Linked by Thom Holwerda on Tue 27th Sep 2005 10:36 UTC
KDE "As the dust settles from aKademy 2005, the annual KDE conference, it's a good time to take a look at what the KDE developers are working on. Though KDE 3.5 isn't even out yet, developers are already working on KDE 4. Plenty of work has already gone into porting existing code to Qt4, the GUI toolkit upon which KDE is based, and KDE developers are working on projects that could radically change how [KDE] works."
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by molnarcs on Tue 27th Sep 2005 12:05 UTC
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I love these guys (and girls) - I think KDE is one of the best organized open source projects. They have excellent toolkits and a very open minded community - I never saw so many WOW! this is soo cool! kinda statemts in other developer blogs. If you read <a href=""planetkde, you'll see what I mean: it is clear that kde developers enjoy working with qt tremendously.

[rant]I don't know about GNOME - they appear to me more "elitist" with their HIG and whatnot. Not respecting user opinions like in the case of spatial nautilus for instance. In 9 out of 10 reviews the reviewer begins by turning that off - and still, they are at it. I'm a gimp user, and I love it, but it was a shock when I discovered that I cannot copy & paste a path into their open file dialog. If I have a dir full of pictures, I like to browse it in a file manager (so I can see all the thumbnails), then one click to select the path, another click to paste it, and then select the specific files. I tried to edit an icon, and it took 9 clicks just to open the damn file! What the hell were they thinking when they designed that dialog?[/rant]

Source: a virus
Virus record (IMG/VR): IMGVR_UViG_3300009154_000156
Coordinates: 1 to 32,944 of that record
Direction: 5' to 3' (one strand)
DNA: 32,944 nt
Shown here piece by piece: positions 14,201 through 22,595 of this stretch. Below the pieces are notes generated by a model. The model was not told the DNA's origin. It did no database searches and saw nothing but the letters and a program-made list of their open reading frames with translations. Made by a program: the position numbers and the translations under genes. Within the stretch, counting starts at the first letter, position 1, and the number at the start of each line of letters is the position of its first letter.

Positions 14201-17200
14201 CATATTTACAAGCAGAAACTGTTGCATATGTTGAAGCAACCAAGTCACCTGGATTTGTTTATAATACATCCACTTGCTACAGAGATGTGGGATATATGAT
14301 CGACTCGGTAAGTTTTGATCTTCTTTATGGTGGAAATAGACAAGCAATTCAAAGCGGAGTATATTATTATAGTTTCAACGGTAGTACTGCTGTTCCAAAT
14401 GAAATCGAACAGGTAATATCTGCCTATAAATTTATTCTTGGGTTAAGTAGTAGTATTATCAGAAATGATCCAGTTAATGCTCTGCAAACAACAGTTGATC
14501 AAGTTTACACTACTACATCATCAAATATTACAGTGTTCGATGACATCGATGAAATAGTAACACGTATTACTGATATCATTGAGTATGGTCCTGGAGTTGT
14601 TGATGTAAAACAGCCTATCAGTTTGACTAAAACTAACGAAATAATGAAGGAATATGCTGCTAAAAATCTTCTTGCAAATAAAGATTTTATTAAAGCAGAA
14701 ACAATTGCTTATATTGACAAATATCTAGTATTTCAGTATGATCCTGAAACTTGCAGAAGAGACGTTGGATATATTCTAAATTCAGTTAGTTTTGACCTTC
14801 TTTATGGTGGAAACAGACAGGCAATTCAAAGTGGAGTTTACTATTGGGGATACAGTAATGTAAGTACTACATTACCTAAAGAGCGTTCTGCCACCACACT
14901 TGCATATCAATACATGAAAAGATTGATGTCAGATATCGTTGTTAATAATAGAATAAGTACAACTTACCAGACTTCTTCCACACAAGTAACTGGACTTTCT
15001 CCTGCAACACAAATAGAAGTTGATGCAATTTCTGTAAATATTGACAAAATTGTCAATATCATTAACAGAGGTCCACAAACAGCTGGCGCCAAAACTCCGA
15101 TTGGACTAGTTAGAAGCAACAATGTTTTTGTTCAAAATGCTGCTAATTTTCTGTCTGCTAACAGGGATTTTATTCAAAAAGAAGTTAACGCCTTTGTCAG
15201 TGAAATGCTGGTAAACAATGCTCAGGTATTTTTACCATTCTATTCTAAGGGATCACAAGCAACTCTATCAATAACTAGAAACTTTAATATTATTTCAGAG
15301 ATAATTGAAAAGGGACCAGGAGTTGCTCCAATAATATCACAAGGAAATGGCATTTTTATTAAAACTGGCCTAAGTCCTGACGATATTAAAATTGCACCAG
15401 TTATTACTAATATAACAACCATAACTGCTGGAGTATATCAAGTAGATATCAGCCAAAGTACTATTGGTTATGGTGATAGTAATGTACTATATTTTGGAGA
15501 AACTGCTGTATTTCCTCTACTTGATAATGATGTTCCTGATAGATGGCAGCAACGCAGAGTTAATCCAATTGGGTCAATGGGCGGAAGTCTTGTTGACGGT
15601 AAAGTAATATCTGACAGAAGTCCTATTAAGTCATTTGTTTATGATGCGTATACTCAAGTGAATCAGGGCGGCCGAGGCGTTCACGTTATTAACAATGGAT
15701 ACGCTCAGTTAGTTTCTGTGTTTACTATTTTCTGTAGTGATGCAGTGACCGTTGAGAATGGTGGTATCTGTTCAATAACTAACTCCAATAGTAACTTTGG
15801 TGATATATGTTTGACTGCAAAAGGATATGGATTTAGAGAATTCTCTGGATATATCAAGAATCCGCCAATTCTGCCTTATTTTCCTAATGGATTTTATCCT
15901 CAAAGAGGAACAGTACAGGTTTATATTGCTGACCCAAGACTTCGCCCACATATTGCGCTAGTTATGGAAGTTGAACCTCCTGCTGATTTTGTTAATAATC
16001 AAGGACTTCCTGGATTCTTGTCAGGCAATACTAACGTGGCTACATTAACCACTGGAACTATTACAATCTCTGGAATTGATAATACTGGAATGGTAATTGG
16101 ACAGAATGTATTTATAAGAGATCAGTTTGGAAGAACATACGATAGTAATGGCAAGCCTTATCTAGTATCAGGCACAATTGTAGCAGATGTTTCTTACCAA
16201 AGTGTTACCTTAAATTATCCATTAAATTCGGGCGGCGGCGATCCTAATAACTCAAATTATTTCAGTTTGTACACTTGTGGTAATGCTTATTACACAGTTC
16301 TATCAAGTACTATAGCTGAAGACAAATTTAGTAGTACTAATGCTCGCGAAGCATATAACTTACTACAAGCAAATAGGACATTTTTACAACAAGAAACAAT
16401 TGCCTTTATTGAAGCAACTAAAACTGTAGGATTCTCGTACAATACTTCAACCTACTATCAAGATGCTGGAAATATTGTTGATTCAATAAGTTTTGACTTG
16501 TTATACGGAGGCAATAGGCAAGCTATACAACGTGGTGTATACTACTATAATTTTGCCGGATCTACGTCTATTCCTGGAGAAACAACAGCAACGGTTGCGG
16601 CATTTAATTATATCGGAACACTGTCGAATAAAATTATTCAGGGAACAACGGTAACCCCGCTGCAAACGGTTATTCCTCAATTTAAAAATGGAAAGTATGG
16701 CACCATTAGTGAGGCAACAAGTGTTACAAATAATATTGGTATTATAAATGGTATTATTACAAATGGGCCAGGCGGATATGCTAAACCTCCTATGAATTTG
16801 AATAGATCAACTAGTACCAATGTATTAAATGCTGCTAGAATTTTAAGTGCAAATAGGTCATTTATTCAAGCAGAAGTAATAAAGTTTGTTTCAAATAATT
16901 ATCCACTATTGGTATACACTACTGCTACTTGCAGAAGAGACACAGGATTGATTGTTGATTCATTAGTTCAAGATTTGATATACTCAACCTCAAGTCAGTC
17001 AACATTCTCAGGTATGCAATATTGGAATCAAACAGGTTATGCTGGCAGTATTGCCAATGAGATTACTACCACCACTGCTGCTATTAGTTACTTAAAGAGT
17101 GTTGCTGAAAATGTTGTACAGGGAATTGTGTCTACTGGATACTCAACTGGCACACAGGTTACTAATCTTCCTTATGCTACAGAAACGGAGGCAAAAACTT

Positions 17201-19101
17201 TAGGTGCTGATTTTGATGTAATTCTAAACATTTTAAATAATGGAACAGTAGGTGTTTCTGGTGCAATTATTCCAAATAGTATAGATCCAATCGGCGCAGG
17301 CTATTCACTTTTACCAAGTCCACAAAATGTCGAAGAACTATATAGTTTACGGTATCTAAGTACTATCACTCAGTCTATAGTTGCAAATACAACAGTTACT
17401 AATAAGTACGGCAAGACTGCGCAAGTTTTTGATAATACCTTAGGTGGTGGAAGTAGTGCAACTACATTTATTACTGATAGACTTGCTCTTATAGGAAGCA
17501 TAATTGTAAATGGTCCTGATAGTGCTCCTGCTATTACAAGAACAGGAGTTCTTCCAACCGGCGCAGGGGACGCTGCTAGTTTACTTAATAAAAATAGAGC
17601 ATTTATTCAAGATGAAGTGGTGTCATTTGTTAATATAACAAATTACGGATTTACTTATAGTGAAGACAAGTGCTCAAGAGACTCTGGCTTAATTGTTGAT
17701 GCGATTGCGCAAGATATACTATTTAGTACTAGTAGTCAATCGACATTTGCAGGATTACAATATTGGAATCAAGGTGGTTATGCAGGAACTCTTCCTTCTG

I don't see GNOME having a bright future - not because it their way is not a good way. It is not my way - but lately I see more and more politics instead of bright new ideas. See for instance">this - half of it is about bashing the other DE, instead of focusing on their own stuff. You won't see that from KDE developers (I'm a long time reader of the dot and kdeplanet) - they're focusing on their stuff, and they do it in a more future oriented way. Making code modular, more maintainable, more approachable to new developers. They do trainings, conferences, they consult users/artists and make code in progress approachable (klik) to usability people/artists. In other words, they focus on the whole picture: infrastructure (toolkit), communication (users/artists/usability folks), code development - everything. I don't see that on the part of GNOME.

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